New beer brands like Kati Patang started off with an amber-coloured beer. The brand, whose name signifies freedom from industrial beer, launched in October 2018. The founding couple, Lata and Shantanu Upadhyay, thinks their 'Zesty Amber' is a good starting point for consumers who want to graduate to either stout or the IPA in the future.
The Indian beer consumer may also be willing to pay a higher price for an experience. Zesty Amber is priced at Rs 170 a pint in Delhi; White Rhino sells for Rs 160, whereas Simba's stout is priced at Rs 150. Legacy brands cost less. A pint of Heineken is priced at Rs 105 and Kingfisher Ultra at Rs 85.
Of course, platforms such as The Beer Cafe, India's largest beer chain, have helped newbie brands reach young consumers. To an extent, beer-only bars have solved the "on-premise" challenges new companies face. "Hotels don't want to carry too much beer; they mostly keep it in mini bars because it is good money for them," says Rahul Singh, Founder and CEO of The Beer Cafe. "A bar inside a hotel will sell you more spirits and wine because that is where the margins are," he adds. On the other hand, in many restaurants and bars, large beer companies sign exclusive deals to block the competition out. A beer-only bar solves these problems. Singh says his chain is a "democracy of beers" - from about 10 Indian beers his chain carried four years back, there are about 60 now. Some of them are not entirely made in India; they could just be conceived in India.
Imagined in India
The Upadhyays' search for a good brewery took them 10,400 feet high, to Bhutan. Here, the water for Kati Patang beers come from the upper Himalayas. Water, typically, constitutes more than 90 per cent of the ingredient mix in a beer and good water can be the difference between a beer that is good and a beer that is just about okay. The founders of Kati Patang then sourced the malt, yeast and hops from abroad as well.
This is largely the script many beer start-ups have thus far followed. While the recipe for the beer is developed by beer consultants either in Europe or the US, with some tweaking to suit Indian taste buds, Indian start-ups are contracting out the manufacturing to third-party breweries abroad. When volumes pick up, the production shifts to domestic breweries.
Bira 91 makes its beer out of three manufacturing facilities in India; a fourth is going live soon. "We can produce about 1.8 million cases a month across the four. We don't own them, but we operate these facilities," says Ankur Jain, Founder and CEO of Bira 91.
Medusa, too, has taken a production facility on lease in Punjab. The company decided to manufacture its beer locally because imports would be more expensive and it wanted to price its beer more competitively. Besides custom duties, there is a higher freight component in imports; bringing in beer from breweries abroad also involves a longer cycle time - it can take about 40 days to import the beer.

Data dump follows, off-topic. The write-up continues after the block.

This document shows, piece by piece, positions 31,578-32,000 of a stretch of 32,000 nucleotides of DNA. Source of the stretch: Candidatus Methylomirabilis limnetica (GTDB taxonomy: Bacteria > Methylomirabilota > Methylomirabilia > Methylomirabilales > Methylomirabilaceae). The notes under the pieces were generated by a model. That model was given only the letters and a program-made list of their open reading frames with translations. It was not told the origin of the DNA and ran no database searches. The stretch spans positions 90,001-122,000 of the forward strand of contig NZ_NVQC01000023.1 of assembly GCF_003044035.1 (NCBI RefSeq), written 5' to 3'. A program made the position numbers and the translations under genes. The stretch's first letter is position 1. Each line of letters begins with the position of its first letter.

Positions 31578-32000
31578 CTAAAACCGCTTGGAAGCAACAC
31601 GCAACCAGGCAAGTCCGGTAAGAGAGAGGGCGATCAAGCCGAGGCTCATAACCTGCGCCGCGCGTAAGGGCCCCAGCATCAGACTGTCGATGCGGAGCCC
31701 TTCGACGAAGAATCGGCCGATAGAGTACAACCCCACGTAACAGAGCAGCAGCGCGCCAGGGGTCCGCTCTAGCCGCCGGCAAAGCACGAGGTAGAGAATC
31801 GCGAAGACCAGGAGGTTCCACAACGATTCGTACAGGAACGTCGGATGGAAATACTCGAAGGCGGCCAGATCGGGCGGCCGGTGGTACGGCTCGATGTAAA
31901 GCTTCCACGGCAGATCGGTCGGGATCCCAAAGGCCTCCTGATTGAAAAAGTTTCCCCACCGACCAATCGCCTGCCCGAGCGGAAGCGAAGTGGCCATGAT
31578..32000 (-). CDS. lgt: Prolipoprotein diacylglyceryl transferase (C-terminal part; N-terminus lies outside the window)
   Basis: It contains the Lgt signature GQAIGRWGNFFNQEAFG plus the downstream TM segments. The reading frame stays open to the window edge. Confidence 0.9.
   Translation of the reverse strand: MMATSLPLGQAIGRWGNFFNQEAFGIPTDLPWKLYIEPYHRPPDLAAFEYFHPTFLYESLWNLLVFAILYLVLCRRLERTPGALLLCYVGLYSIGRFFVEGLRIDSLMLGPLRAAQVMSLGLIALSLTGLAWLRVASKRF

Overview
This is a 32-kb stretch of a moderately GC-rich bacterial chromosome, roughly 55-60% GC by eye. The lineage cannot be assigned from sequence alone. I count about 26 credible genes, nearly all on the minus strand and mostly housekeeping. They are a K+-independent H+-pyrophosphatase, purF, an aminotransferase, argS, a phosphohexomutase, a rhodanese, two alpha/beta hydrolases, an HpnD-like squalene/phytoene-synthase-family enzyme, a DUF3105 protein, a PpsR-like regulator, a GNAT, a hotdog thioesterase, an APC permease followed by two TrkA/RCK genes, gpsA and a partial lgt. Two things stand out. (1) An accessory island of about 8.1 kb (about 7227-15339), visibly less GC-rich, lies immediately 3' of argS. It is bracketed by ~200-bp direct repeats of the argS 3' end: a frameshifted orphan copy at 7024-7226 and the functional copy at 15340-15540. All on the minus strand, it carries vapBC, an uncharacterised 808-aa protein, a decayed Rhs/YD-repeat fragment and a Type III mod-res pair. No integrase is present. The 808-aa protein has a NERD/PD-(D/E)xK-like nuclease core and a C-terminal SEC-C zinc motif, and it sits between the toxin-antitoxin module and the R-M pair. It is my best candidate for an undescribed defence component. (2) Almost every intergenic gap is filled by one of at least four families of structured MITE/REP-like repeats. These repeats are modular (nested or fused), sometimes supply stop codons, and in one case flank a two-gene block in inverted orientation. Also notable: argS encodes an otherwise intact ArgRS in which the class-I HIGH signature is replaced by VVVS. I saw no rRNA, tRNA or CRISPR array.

One exception to the contract manufacturing trend is Simba, which started out at its own brewery, at Durg in Chhattisgarh. Prabhtej Singh Bhatia's family has been in the liquor retail and distribution business of Chhattisgarh for many decades. Bhatia studied in the UK and got hooked to craft beers. "Craft brewing is complicated. You should have the capability of introducing a flavour at any stage of the beer making process and withdrawing it. Most breweries don't have this capability. Instead of orange peel, they may have to do with orange flavour. All these things don't make you craft. We were very clear we wanted our own brewery," Bhatia says.
In 2012, he built a brewery with an investment of Rs 50 crore and started contract manufacturing for SABMiller. The idea was to learn the processes. "They did a good job of helping us understand the discipline of running a brewery. We did the entire grain to bottle process," Bhatia says. While he wanted to learn the art of running a brewery from SABMiller, he didn't want to learn their style of beer making. "We wanted to be a challenger brand. We did not want to make what SABMiller makes. We got European consultants to help us make the beer. They taught us the art and helped us perfect it," he says.
While the start-ups are learning fast and brewing interesting beers, they face stiff headwinds, too. Registering a brand is very expensive in some states like Delhi and Haryana. It takes Rs 15 lakh a year to register one variant in Delhi. Second is the problem of adequate funding, and a third challenge is the fact that there are not many contract breweries in India that is good for small batch production.
The craft beer narrative of India has certainly taken off, but more heady times got to wait.